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Netherlands – Eastern European worker influx causing concern

20 August 2013

Dutch Social Affairs Minister Lodewijk Asscher called on the EU to focus on the negative consequences of labour migration from Romania and Bulgaria at a time when surveys indicate that the fear of massive influxes is exaggerated.

Mr Asscher, writing in an article for Dutch newspaper De Volkskrant, commented: “In the Netherlands, a 'Code Orange' is issued as the water in the rivers reach an alarmingly high level. It is now time for a similar alarm, namely about the sometimes negative consequences of the free movement of persons within the EU."

Labour migration from Romania and Bulgaria has turned into a hot topic in the Netherlands, as well as in Britain and Germany, ahead of 1 January 2014, when the last remaining labour market restrictions will be lifted, according to the EU Observer.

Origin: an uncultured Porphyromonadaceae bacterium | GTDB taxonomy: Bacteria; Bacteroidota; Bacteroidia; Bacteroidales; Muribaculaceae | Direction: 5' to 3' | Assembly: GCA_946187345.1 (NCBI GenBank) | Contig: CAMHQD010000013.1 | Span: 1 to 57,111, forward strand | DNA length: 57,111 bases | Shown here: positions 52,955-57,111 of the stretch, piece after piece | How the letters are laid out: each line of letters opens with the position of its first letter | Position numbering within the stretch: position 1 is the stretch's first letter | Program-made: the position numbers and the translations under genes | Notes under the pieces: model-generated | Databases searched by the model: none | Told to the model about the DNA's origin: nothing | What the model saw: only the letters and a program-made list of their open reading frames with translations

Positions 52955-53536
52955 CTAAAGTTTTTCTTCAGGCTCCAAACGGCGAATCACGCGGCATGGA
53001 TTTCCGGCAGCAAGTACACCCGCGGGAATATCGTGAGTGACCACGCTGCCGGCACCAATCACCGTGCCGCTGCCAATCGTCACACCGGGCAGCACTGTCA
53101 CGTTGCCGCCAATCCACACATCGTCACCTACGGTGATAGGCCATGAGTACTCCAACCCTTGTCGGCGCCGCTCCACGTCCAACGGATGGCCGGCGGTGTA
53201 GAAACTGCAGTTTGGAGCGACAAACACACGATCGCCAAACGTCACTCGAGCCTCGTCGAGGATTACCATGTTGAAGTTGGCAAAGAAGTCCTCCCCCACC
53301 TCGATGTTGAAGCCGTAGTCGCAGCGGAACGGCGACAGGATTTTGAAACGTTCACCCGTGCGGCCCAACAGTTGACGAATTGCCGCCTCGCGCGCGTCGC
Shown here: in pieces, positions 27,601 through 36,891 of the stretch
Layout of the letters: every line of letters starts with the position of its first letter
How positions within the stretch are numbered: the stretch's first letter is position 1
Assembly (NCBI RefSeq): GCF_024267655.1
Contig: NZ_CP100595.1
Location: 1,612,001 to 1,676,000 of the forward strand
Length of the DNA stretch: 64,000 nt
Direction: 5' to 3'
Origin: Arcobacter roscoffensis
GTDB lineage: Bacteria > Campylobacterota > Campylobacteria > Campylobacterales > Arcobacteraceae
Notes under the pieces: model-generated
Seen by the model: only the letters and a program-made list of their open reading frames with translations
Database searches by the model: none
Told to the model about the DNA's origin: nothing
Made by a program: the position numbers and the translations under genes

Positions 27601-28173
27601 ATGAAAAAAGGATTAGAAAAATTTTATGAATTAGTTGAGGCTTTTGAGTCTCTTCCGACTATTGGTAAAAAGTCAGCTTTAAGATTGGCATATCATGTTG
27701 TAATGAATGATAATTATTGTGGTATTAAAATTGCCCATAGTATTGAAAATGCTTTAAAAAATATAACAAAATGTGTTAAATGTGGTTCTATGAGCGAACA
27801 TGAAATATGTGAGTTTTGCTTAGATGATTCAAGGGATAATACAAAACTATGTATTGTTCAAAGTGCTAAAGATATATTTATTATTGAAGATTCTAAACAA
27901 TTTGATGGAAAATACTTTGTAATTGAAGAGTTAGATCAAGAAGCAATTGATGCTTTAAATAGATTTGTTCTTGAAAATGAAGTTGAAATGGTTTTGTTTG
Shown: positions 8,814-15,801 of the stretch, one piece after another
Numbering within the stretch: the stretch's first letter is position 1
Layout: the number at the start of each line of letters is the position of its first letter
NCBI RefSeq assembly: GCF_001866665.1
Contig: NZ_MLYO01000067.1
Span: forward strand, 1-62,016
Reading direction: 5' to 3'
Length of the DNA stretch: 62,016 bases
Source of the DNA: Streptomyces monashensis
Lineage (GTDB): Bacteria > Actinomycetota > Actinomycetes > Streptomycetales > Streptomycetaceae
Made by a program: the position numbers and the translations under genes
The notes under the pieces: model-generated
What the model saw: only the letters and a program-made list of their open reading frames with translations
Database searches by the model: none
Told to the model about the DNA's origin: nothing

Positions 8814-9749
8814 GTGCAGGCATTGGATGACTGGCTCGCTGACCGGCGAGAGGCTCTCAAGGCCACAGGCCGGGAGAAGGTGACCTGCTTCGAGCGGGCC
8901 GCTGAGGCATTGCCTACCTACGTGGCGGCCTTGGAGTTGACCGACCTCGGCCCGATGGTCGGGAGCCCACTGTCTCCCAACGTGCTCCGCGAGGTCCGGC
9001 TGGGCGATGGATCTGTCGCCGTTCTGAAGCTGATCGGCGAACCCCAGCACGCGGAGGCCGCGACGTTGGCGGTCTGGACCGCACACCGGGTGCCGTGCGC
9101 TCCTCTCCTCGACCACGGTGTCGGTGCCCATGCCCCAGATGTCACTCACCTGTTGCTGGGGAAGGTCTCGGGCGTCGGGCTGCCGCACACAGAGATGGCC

The newspaper article, co-authored by English writer David Goodhart, highlighted wage dumping, exploitation and the negative impact on local workers as the main disadvantages to freedom of movement of EU workers.

Asscher and Goodhart are calling for stricter rules penalising companies that exploit workers from the new EU Member States. EU legislation allowing freedom of movement of self-employed workers entered into force in 2006 and was tabled by Dutch politician Frits Bolkestein, then- EU Commissioner for the internal market, who was also a member of the ruling Dutch liberal party.

The law was sharply criticized by trade unions in Europe, who cautioned against a race to the bottom on wages and social benefits once poorer eastern Europeans were allowed to work freely in the richer western countries.

Fears of mass labour migration from Poland and other eastern countries has, however, proved unfounded, according to the EU Observer

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